In our country, events like Paralympics don’t garner much attention due to our singular enthusiasm for popular sports like cricket. While our para athletes strive for bare minimums, countries like Canada actually celebrate the success of their Paralympians.
According to WHO, there are about 650 million people in the world who are differently abled in some or the other way. Out of this, eighty percent live in developing countries like India. In India, several acts like the Persons with Disabilities Act, 1995 and the National Policy for Persons with Disabilities, 2006 are supportive of the need for individuals with disabilities to participate in sporting, recreational and leisure activities. When compared to ‘normal’ athletes and sportspersons, para athletes are often widely ignored, forced to strive harder than the able-bodied to master their sport. They also have to endure massive societal rejection and discrimination before they can make it to the international level. Besides, even when they do make it, competitions are few and far in between, and in developing countries like ours, they neither get support from the government nor recognition from the society.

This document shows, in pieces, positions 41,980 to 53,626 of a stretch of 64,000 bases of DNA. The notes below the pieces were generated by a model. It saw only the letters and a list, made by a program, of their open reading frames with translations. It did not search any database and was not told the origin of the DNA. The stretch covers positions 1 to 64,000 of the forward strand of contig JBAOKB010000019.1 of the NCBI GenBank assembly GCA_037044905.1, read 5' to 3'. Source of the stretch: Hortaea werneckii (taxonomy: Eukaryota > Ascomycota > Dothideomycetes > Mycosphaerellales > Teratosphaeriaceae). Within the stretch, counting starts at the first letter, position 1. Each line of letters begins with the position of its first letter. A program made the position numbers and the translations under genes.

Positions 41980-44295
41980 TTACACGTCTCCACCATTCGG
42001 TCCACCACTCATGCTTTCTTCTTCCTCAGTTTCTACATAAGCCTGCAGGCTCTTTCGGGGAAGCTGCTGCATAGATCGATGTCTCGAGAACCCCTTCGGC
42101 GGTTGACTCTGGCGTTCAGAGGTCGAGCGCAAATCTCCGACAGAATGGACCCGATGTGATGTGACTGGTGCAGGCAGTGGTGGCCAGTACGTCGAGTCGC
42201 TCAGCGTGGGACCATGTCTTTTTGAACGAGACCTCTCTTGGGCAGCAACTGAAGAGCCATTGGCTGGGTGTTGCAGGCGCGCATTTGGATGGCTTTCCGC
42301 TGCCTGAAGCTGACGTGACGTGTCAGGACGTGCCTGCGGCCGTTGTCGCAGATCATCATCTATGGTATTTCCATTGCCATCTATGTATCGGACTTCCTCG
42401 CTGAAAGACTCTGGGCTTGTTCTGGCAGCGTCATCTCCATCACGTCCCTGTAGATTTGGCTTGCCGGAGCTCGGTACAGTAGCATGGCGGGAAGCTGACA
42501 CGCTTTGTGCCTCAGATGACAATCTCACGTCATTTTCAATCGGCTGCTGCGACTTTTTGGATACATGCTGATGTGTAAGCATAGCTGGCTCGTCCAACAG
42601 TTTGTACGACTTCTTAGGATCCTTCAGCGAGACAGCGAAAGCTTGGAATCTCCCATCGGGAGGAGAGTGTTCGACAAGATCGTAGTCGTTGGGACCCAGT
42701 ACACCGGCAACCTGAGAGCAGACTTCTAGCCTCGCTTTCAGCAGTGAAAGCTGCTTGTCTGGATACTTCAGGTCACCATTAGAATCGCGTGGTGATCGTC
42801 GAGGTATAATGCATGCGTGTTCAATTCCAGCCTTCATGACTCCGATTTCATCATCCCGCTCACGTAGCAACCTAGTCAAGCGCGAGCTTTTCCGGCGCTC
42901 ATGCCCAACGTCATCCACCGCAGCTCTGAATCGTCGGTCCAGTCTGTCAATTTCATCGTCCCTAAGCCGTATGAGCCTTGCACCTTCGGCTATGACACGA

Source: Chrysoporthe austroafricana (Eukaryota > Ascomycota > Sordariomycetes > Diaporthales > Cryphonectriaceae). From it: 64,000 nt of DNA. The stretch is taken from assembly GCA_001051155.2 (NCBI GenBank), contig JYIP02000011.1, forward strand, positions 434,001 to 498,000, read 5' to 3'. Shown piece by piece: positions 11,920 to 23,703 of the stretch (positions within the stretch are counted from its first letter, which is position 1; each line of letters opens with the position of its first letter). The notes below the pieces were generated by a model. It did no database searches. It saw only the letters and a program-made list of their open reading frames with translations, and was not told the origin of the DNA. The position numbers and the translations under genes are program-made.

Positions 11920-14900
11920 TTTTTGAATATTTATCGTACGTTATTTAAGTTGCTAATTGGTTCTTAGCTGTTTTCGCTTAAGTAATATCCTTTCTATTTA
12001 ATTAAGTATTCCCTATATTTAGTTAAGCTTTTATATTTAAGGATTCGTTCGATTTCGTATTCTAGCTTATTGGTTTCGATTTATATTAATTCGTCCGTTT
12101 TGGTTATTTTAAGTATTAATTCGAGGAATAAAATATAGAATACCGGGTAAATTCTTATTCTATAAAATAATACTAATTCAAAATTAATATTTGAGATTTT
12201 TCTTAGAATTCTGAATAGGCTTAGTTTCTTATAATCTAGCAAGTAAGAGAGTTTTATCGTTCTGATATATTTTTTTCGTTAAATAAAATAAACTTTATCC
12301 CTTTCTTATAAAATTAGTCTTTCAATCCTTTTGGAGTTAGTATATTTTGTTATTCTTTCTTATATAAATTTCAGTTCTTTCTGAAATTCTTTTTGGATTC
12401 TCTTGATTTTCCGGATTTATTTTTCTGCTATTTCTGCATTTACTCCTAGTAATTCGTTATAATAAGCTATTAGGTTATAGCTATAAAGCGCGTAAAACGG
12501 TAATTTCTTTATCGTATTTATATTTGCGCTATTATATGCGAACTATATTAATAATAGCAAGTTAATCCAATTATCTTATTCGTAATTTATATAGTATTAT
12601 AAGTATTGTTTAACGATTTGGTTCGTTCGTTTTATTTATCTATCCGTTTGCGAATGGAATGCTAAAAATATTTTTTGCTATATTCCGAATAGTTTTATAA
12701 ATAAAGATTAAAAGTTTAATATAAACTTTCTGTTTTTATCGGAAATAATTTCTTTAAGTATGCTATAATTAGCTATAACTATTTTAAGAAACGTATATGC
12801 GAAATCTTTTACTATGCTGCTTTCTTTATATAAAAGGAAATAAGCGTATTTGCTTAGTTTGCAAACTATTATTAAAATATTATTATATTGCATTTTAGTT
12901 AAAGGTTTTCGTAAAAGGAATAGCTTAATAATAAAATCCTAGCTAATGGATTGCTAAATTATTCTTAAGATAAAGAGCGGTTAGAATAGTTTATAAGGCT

People are unaware of such competitions and we don’t see crowds thronging to watch them. However, at the recent Rio Paralympic Games, India outperformed several countries by winning many medals for their exemplary display.
In our country, there is a major focus on field events, and this has led to the evolution of world beaters like Devendra Jhajharia and Mariyappan Thangavelu. Since 1968, India has won 12 medals in Paralympics, yet somehow we don’t recognise their efforts. These players have given their craft everything they’ve got and their stories are remarkable.
In an evident attempt to change the existing scenario, the union sports ministry released Rs. 83.7 lakhs in the previous financial year under the Khelo India Scheme for sports persons with disabilities. Our Sports Minister, Rajyavardhan Singh Rathore believes that the revamped version of this scheme has allocated sufficient funds for the creation of specialised sports infrastructure for persons with disabilities.
Today, one can clearly see that people with disabilities are at par with everyone else, when it comes to making our country proud through achievements in sports. Most of these athletes come from rural backgrounds, and strive hard to succeed despite rampant corruption, fund deficits, and the overall apathy that plagues our system. It is high time we understood and acknowledged the struggle that they have to endure to qualify for, and win medals in global sporting events like the Paralympics.
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